Ratko Mladic sentenced to life in prison

in

 

A historical ruling emerged from The Hague on November 22nd. The International Criminal Tribunal for the Former Yugoslavia sentenced General Ratko Mladic to life imprisonment after finding him guilty on all accounts of war crimes, crimes against humanity, and genocide.

The Bosnian civil war in Bosnia and Herzegovina tore the demographic fabric of Yugoslavia from 1992 to 1995, eventually leading to the Republic’s disintegration into smaller ethnically sovereign nation states. In a twisted cyclical fashion, the conflict in the Balkan state began in the same manner and for the same reasons conflict had erupted in the Balkans at the turn of the twentieth century. According to Serbian records, on the second day of the Bosnian referendum for independence, a Serbian groom’s father was shot, an eerie parallel to the shooting of Franz Ferdinand in 1914 by Gavrilo Princip, a rebel (or activist?) that called for Serbian ethnic self-determination. The tension between Muslim Bosnians, Orthodox Serbs, and Catholic Croats escalated into a fully armed conflict by late 1992: Muslim Bosnians on one side and Orthodox Serbs on the other.

The conflict culminated into unspeakable atrocities inflicted against the Bosnian Muslim population. Foca, Srebrenica, Sarajevo—and many other villages of strategic irrelevance—became physical, mental, and emotional battlefields.

The Second World War, as bleak as it may sound, paved the way for blurring front lines, with modern warfare encompassing civilian areas as strategic military targets. The campaign against Bosnian civilians was among the most brutal and gruesome waged in modern history, paralleled only to the ethnic cleansing in Rwanda, Yemen, or ISIS controlled Syria.

Foca, Srebrenica, and Sarajevo still remember the atrocities carried out between 1992 and 1995.

Foca, in 1992, became the sight of a literal ‘rape camp’: thousands of Muslim women were abducted from their villages by Bosnian Serbs and taken to these camps to be routinely raped and tortured. Srebrenica, again in 1992, was the sight of the murder of eight thousand Muslim boys and men, their bodies thrown into mass graves, their lives only to live on in the memory of those who survived them. Sarajevo, until 1995, became a war zone: civilians were psychologically tortured by snipers, who would shoot to kill but mostly to humiliate and terrorise the population.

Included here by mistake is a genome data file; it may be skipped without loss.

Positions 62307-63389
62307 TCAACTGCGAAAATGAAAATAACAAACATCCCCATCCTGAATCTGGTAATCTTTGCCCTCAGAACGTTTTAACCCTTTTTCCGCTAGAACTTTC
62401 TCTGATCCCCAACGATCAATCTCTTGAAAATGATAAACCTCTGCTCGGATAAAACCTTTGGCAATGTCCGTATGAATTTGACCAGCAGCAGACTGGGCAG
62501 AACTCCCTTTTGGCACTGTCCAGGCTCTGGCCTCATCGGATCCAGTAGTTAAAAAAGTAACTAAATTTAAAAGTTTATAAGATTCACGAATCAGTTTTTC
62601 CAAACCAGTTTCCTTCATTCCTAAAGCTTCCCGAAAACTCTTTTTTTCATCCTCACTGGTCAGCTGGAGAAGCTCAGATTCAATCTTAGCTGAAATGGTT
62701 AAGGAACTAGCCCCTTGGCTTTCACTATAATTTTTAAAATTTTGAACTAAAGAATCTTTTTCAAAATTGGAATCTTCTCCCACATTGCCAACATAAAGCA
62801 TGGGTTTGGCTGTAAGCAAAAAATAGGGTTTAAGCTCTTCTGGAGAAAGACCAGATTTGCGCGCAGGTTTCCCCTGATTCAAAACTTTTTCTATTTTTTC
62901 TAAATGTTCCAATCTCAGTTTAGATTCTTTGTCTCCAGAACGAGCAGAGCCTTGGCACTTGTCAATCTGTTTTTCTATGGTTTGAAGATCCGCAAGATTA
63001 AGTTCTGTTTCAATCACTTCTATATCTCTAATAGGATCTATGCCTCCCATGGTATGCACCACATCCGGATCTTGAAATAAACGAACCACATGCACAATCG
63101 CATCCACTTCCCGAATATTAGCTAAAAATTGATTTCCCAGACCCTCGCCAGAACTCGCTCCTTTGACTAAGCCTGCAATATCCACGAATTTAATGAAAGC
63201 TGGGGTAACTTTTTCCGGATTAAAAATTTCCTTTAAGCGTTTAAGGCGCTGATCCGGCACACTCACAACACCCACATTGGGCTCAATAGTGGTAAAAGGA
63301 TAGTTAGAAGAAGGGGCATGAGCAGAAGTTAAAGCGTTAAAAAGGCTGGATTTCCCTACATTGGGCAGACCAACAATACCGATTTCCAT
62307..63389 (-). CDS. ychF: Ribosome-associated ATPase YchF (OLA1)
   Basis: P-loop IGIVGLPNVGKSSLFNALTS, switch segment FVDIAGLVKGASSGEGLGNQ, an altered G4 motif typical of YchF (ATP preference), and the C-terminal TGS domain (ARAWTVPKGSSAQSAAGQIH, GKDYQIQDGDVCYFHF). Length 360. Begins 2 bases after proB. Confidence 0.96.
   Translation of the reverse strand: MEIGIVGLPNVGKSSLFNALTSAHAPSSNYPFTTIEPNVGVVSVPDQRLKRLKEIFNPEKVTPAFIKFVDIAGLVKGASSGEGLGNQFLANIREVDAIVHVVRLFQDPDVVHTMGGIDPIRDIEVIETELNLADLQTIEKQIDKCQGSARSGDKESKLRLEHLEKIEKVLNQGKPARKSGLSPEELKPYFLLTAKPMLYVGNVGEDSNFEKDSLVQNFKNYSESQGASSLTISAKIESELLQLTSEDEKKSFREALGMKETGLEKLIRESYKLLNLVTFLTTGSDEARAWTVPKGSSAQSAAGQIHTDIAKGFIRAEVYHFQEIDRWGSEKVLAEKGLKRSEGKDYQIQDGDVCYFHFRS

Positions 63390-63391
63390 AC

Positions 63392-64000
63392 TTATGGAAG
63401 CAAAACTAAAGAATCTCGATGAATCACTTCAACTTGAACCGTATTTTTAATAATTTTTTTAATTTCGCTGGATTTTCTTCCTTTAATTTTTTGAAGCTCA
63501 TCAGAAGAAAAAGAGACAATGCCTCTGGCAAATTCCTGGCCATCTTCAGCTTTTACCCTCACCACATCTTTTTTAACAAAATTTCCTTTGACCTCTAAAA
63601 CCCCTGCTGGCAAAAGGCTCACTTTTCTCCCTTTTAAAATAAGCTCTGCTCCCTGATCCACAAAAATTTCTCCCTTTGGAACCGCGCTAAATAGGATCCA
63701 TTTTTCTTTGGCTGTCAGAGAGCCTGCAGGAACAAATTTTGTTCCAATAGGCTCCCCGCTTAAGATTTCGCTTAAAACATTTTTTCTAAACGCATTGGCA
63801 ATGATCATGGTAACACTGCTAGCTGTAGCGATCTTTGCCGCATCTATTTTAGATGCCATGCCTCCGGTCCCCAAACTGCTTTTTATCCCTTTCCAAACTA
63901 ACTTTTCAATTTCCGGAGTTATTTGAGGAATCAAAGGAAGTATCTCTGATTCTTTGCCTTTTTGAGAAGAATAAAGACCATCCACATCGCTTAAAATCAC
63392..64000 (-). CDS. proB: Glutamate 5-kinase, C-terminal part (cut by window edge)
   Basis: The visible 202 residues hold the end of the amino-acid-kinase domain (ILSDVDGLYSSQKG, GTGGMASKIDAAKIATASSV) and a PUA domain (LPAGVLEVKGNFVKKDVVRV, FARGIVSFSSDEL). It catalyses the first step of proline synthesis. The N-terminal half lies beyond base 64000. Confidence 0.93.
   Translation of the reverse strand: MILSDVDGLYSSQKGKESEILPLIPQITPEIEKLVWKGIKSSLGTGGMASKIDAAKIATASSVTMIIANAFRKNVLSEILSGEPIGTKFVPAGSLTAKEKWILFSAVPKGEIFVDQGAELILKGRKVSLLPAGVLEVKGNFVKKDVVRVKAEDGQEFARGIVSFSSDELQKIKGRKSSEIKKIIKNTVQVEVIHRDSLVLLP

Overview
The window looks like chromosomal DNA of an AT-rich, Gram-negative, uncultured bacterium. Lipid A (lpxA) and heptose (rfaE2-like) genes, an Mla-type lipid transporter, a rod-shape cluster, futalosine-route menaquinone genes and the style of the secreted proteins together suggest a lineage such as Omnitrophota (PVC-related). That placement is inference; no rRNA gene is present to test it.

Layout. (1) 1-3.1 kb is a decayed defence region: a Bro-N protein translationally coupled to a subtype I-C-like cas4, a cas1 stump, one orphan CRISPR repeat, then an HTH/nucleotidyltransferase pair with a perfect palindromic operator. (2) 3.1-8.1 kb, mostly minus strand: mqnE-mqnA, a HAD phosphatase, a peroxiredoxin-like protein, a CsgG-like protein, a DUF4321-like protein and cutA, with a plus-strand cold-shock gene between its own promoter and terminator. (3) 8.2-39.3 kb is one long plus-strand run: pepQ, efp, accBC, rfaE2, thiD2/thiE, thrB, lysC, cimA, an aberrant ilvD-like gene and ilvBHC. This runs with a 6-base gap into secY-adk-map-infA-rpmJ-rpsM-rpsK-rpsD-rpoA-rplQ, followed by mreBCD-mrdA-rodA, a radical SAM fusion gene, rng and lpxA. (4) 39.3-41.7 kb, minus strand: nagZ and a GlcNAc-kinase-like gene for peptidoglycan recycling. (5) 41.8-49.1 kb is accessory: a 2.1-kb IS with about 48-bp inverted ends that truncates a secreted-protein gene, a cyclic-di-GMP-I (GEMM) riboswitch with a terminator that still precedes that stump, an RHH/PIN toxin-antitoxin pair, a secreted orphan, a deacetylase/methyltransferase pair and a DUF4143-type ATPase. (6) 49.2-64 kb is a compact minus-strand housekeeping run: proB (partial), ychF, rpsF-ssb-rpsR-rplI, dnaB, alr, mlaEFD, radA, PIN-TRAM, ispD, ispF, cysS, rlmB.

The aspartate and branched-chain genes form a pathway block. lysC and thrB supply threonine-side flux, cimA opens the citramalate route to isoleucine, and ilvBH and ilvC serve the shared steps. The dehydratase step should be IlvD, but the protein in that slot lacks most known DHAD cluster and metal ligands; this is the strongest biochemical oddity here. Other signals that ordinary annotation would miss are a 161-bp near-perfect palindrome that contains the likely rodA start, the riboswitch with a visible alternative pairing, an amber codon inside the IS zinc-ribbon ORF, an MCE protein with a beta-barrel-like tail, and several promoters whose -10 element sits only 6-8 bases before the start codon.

And it all came down to one man’s orders.

A silver-haired seventy-five year-old man is not the collective understanding of what a monster looks like; yet here is a real-life one. Ratko Mladic has been found accountable of the murder of eight-thousand young Muslim Bosnian men and boys at Srebrenica in 1992. The International Criminal Tribunal regarded him as the military organiser of the numerous campaigns that took place between 1992 and 1995 in an effort to ethnically cleanse pieces of land to make ‘living space’ for Serbs.

However, the ruling is historical not for its capacity to echo in time neither for its ability to discourage the next blood lusting warlord from committing such unthinkable acts—but because it comes almost a quarter of a century too late.

His sentence is too little, too late: at seventy-five, the life sentence will translate into a decade at most, partially spent in prison and partially spent in a prison hospital, as these things often go with old, sick inmates. One decade in prison after a lifetime of freedom, partially spent torturing and murdering thousands of innocent people. How can this be exalted as remarkable? If generations were taught anything of the Second World War, is that murderers like Ratko Mladic must be persecuted as soon as the conflict ends and to the greatest extent of the law.

This is a proceeding that does little to nothing to avenge the genocide of Bosnian Muslims. Two decades later, rage and disappointment in the legal system have become cemented and in a political atmosphere of rising Islamophobia and right-wing political parties, it is hard to rejoice a tardy sentence.

The cautionary tale of historia est magistra vitae (‘history is life’s teacher’) has never been properly understood by those in positions of power and influence. The Nuremberg Trials were an attempt to discourage genocide, war crimes, and crimes against humanity. Decades later, the Ratko Mladics, the Bashar Al-Assads, and the Abu Bakr Al-Baghdadis of this world go unpunished for their crimes. Nor are they discouraged from committing them in the first place: with no example of a clear and harsh punishment by the international legal system, history repeats itself.

The historical cyclicality of European bloodshed has characterised the manner in which European nations have approached the task of building a narrative for future generations. The European cautionary tale of ‘never again’ seemed to have stuck in the decades immediately following the Second World War. But by the turn of the decade of 1990, our newfound humanity was lost. Ratko Mladic’s sentence will not restore it.

 

Maria Julia Pieraccioni

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